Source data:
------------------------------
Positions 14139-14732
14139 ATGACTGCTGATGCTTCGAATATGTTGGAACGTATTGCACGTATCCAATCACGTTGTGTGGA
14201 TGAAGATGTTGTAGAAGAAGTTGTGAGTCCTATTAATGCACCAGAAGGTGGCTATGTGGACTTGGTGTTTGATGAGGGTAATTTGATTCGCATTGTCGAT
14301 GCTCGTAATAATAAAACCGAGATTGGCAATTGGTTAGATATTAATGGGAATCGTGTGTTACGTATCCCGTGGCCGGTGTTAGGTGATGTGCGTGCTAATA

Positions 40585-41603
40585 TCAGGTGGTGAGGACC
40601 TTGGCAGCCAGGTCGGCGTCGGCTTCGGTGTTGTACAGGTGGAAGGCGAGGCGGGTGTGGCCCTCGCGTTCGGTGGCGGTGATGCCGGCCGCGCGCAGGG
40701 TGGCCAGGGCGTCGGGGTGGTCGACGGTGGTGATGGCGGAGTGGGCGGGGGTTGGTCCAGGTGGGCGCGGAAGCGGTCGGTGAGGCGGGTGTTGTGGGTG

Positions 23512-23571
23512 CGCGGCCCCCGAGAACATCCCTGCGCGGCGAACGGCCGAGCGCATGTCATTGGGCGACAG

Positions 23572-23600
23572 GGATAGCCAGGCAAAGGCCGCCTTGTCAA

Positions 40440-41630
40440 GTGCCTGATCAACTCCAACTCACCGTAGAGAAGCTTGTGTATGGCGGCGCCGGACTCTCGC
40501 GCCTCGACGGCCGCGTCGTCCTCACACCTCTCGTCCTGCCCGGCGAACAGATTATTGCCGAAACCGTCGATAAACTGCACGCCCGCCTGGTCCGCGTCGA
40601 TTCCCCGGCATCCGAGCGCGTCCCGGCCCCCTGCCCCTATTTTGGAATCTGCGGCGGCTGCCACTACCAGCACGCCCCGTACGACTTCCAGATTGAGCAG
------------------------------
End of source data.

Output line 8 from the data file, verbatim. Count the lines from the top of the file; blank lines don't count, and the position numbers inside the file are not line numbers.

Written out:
40701 TGGCCAGGGCGTCGGGGTGGTCGACGGTGGTGATGGCGGAGTGGGCGGGGGTTGGTCCAGGTGGGCGCGGAAGCGGTCGGTGAGGCGGGTGTTGTGGGTG